Ken Yenke explains the evolution and collectibility of plush animals.
Several years ago, I wrote a feature article for Teddy Bear Review about the Hagenbeck Circus—there can be no real study about animals becoming plush toys without including a look at Karl Hagenbeck’s Animal Circus. It was in the late 1800s that Hagenbeck and his son pioneered kind animal training that eliminated any of the practiced cruelty to animals. Gone were the whips and sticks. They invented the “react, then reward” method that ultimately allowed people around the world to enjoy watching the intelligence of lions, tigers and bears rather than seeing frightened ferocious animals on tense display. As the throngs of people watched well-trained wild and domestic animals, it made them even more desirable. Even the tigers and lions seemed playful.
It is well documented that Richard Steiff, nephew of Margarete, while attending art school in the late 1800s, became friends with one of the animal trainers of the Hagenbeck Animal Circus. Richard became enamored with the talented animals, especially one of the bears who grinned and waved to the crowd. The drawings Richard made of these friendly Hagenbeck animals would later become inspirations for some of the Steiff plush toys.
As the Industrial Revolution arrived, many families moved from farms and rural properties to the manufacturing areas in the large cities. It would become nearly impossible to see or have any real animals around. Wild, forest and farm animals became somewhat removed from the hustle and bustle of the city. Even domestic animals were generally owned only by the very well-to-do.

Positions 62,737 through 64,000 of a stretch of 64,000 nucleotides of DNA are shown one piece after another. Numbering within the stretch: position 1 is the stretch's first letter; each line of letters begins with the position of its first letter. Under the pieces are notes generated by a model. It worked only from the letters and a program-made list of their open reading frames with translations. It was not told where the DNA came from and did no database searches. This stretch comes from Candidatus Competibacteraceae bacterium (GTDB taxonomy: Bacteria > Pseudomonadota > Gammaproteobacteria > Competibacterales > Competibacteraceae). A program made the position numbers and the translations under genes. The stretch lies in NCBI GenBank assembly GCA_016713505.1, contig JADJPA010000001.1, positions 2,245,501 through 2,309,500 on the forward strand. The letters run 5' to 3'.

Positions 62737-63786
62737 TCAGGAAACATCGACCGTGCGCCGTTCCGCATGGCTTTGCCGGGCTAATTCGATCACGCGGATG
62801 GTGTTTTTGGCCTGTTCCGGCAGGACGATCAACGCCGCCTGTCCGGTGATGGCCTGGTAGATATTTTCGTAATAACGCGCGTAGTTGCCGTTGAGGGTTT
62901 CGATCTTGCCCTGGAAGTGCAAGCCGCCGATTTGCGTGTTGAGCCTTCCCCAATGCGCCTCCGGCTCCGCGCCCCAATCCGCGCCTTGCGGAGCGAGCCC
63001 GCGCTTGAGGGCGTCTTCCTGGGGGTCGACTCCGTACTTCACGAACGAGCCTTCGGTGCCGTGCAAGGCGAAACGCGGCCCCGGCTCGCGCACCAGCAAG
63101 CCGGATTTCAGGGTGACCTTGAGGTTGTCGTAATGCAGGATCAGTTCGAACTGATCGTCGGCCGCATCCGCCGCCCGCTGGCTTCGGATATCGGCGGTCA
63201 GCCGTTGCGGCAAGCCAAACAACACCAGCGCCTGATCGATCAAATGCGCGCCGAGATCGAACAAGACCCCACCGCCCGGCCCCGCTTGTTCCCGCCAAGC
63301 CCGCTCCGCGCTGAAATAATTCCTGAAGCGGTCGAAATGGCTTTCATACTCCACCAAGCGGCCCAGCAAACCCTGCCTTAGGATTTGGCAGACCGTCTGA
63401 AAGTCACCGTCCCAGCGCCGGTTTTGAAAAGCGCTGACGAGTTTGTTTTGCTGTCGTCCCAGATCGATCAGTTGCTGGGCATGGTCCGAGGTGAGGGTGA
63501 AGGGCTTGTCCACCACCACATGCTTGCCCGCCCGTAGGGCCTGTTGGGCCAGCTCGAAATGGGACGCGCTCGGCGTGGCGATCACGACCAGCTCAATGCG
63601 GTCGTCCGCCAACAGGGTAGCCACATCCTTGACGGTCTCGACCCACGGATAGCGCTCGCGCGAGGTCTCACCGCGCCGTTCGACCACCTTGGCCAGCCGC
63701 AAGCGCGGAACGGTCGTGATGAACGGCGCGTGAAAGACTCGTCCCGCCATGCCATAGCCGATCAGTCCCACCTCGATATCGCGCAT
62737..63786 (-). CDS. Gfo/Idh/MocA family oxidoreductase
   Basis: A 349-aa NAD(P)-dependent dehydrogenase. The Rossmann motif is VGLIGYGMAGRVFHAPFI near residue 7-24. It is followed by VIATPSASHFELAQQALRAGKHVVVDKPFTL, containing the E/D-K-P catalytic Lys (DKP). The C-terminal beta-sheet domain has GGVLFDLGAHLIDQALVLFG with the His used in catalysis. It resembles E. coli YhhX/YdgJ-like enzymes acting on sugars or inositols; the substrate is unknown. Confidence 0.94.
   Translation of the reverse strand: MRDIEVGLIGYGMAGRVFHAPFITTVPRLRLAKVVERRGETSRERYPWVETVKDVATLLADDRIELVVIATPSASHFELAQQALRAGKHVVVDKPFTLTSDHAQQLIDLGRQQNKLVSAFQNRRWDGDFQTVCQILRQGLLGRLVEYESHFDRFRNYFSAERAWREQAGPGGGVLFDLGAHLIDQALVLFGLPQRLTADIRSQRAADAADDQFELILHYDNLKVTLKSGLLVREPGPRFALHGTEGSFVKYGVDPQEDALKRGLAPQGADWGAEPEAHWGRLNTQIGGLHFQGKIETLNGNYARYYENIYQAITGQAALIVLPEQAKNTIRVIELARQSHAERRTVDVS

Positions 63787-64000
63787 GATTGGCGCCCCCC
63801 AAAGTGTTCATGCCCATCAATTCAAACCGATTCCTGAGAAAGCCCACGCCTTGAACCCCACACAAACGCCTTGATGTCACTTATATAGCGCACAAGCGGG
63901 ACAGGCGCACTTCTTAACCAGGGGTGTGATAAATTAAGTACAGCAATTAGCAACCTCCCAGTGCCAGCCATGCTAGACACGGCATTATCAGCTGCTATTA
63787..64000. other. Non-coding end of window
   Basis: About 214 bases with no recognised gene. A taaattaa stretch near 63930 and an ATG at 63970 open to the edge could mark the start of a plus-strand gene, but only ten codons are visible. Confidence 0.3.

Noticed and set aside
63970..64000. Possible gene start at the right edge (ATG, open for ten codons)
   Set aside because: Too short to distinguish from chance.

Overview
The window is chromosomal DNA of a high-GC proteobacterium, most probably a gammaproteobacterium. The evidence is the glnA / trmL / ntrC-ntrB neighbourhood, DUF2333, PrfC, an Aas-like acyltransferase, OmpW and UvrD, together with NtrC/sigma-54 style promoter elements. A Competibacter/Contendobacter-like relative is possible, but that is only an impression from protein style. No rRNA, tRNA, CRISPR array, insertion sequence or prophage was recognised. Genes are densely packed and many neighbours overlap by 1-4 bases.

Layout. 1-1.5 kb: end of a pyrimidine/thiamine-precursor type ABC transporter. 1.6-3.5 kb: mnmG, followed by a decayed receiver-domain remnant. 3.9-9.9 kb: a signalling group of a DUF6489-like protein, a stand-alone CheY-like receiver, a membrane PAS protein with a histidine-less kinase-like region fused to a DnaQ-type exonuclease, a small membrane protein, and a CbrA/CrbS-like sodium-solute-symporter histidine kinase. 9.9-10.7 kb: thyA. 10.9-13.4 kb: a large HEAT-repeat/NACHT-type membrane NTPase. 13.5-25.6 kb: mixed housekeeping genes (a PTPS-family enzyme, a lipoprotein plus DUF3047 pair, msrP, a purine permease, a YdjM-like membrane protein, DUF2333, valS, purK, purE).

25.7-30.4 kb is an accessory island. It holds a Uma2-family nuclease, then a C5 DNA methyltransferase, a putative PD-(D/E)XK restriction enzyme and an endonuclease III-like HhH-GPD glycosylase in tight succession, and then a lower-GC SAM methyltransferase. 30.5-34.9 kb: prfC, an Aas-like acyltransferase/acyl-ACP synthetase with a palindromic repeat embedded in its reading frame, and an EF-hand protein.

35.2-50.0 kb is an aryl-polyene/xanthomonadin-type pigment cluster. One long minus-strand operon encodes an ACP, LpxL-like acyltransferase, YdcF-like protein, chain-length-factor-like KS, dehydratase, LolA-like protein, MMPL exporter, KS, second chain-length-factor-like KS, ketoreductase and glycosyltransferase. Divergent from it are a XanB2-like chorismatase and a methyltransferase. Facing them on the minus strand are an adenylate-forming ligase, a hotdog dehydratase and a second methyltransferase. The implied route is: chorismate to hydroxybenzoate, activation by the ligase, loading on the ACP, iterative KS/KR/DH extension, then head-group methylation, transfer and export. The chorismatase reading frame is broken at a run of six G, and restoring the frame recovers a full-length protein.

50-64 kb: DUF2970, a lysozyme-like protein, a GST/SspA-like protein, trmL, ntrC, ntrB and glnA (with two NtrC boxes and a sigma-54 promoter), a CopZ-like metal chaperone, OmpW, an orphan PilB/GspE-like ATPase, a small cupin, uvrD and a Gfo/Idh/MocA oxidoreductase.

It is important at this time to remember back to the turn of the last century. The 1900s began by being coined by toymakers as “The Century of the Child.” Plush animals literally took the world by storm. Family was paramount, and children of the socially elite were proudly displayed in photographs with their early plush toys. Crown Prince Frederick’s children in Germany, Teddy Roosevelt’s in America and King Edward’s in England were all early recipients of these new plush toys. As manufacturing progressed, it quickly spread throughout and from Germany, England and the United States.
From the late 1700s, German papier-mâché animals were made, but they were more realistic and sometimes fierce looking. In the late 1800s, but especially after 1900, worsted wool (then velvet and mohair) animals appeared. They were artistically created to emulate the kinder and gentler animals that became more desirable and non-threatening. It was not long before music box versions were introduced. These would join, and then replace, the mechanical clockwork windup toys as the most favored novelties.
The Roaring Twenties ushered in the brightest colors and the first humanized animals. The teddy bear truly began the “Century of the Child,” but it was joined quickly by nearly every living type of mammal by the 1920s. In the later ’20s, dogs and cats actually outsold the perennial teddy bear for a time, according to issues of Playthings magazine from that period.
Prices of animals, as you may guess, closely parallel those of teddy bears, but on a significantly lower scale. Just as you would imagine, if an animal has that special fourth dimension (the ability to communicate) it will bring a much higher market price. Universal appeal, rarity and quality are bedrocks in the considerations for evaluating the market value of plush toys. With artistically designed animals of all makes, there are no two exactly alike. As collectors, we also know some have that look—and some don’t! That look is what advanced collectors term as the fourth dimension.
One thing that has remained relatively constant is the popularity by habitat. In other words, the ranking in dollar value and popularity has generally been categorized like this: after teddy bears, then 1) domestic animals, 2) farm animals, 3) forest animals, 4) wild animals, and 5) fish and exotics. Understand there are exceptions to the above, and a rare exotic can bring a higher price than a common domestic animal.
Whatever you enjoy, there is a vast variety of both old and new artistically created animals to collect. So pick a favorite and begin to enhance your collection with some new and different pieces. My wife, Brenda, and I originally began with teddy bears, but we quickly added any great-looking animal that talked to us. The ones that speak best often don’t make a sound!